When on Windows I use the conTEXT editor for basic text editing and for small programming tasks (when loading a full IDE would be a tad excessive!). The conTEXT editor website lists syntax highlighters for all sorts of programming languages. However, when experimenting with the Go programming language today, I discovered there was no conTEXT highlighter for Go. So, I wrote my own.
Download conTEXT highlighter for Go programming language (.chl)
This is based upon the Go programming language specification as of the 2011-02-15 release.
To install the highlighter, drop the Go.chl file into the Highlighters directory. By default this is:
This table is intended to be a comprehensive list of evolutionary algorithm software frameworks that support some flavour of genetic programming. Each entry lists the language the framework is written in, which program representations it supports and whether the software still appears to be being actively developed or not.
If you know of any other genetic programming software that has been omitted from this list, then please leave a comment with details.
Melanie Mitchell‘s book An Introduction to Genetic Algorithms, contains a series of thought exercises for the reader. The book itself does not contain Melanie’s answers, but they were previously freely available on her website. Unfortunately, the website no longer seems to be available. However, I was able to find a copy of her answers online still using the Wayback Machine. For convenience, I’m posting a copy here:
Melanie Mitchell’s thought exercise answers
Note that this is entirely her work, and if her website reappears, then I’ll remove this copy. As mentioned, this document is already freely available online at the following location, but I don’t think it would be appropriate to thrash the Wayback Machine with the same query:
Maverick Meerkat was released on 10-10-2010
It took me a while to get around to upgrading Ubuntu to version 10.10, nicknamed Maverick Meerkat. The update went without too many difficulties, the only irritation being that the mouse stopped functioning for much of the installation process which meant setup dialogs had to be navigated with the keyboard – but the mouse worked fine again upon the restart. There doesn’t seem to be too much difference in functionality, but the new Ubuntu Font Family are very likeable.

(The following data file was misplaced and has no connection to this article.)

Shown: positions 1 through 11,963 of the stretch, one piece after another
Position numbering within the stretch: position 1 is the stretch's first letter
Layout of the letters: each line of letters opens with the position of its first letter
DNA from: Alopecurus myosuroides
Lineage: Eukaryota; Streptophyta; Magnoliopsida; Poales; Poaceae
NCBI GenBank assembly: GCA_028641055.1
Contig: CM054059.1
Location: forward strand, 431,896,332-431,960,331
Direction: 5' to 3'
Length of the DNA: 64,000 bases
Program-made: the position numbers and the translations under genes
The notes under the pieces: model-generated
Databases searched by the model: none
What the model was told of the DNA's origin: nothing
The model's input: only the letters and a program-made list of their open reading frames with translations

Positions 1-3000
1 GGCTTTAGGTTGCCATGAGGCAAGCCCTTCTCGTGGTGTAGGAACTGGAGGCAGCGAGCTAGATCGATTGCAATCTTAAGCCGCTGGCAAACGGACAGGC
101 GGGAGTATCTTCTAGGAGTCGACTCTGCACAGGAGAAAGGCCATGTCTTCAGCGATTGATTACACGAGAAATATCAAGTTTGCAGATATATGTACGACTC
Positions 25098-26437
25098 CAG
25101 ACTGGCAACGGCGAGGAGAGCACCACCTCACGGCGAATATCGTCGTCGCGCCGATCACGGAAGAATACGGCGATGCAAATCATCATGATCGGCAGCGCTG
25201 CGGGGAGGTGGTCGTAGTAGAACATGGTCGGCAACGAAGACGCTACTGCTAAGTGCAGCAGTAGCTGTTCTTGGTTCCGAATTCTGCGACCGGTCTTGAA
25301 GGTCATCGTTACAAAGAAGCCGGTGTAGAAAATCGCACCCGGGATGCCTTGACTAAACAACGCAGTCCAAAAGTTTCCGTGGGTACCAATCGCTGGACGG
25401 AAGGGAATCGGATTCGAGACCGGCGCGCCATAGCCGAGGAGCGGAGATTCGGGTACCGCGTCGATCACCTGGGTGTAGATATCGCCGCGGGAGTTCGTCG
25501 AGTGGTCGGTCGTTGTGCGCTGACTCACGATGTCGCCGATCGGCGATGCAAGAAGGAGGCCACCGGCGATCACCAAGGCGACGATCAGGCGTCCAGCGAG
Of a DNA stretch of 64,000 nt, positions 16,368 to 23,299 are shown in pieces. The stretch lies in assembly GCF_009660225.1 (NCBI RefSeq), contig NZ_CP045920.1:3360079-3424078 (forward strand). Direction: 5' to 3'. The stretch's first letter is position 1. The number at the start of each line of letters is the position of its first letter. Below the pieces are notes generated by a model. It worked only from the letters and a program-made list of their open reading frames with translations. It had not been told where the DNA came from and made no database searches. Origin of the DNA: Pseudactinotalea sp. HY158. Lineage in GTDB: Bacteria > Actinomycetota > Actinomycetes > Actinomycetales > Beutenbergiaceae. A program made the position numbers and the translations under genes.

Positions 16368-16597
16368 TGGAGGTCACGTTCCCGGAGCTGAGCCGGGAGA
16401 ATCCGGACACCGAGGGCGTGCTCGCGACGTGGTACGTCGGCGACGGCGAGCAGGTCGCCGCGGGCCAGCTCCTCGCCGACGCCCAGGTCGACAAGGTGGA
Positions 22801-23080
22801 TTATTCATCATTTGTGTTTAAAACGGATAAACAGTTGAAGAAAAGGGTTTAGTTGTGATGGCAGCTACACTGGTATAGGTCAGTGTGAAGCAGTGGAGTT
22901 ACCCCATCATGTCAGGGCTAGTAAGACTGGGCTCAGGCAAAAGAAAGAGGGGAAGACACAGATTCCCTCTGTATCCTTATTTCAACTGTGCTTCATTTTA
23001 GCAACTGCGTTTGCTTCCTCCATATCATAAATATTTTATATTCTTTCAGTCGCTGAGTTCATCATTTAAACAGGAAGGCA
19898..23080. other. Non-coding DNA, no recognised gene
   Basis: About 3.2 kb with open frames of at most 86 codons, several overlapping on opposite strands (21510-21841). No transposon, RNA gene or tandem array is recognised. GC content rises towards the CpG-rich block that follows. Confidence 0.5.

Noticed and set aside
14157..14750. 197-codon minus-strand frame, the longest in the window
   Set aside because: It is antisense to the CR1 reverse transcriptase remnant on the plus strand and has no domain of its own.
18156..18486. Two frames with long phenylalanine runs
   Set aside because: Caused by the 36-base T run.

There was one major striking problem from the start though. For some reason all menus and windows seemed to be shrouded in shadows, as if they had a z-index which wrongly put the shadow on top of the panel instead of underneath. I couldn’t find any similar tales online, so perhaps this is unusual. It would have been completely impossible to work with it how it was, but fortunately I have managed to dispel the shadows. So, what was the solution? Well… I’m not too sure. For some reason, modifying my window buttons (as described in the post about Lucid Lynx), resulted in the shadows immediately disappearing. I have attempted to recreate the situation, but I have no idea what the problem was, nor what specifically was the solution. But, if you have the same problem, then maybe twiddling the window button layout will help for you too!
I stumbled across this video through a link on Stack Overflow. As well as providing a compelling argument for evolution against the old foe, intelligent design, it is also a great demonstration of the power of evolutionary algorithms. In the 9 minute video, he describes how evolution would approach the problem of reconstructing a smashed watch, and simulates it in Matlab. The result is an impressive progression from a collection of non-functioning components to a three or four handed timepiece. I am interested to know more about his implementation details, in particular the fitness function he uses. All his code is available, but as a non-Matlab programmer I haven’t invested the time to understand it yet.
EpochX is a Java framework for genetic programming
I have just released version 1.3 of EpochX, a Java based genetic programming framework built specifically for researchers working with genetic programming. Significant additions in version 1.3 include a hooks system which allows the dynamic modification of the population and programs mid-execution and an expanded set of statistics that can be obtained live while the run proceeds. There are a whole swathe of other improvements and bugfixes too.
The documentation for EpochX is also expanding as well. The first half of the Complete Guide documentation has now been published to the website.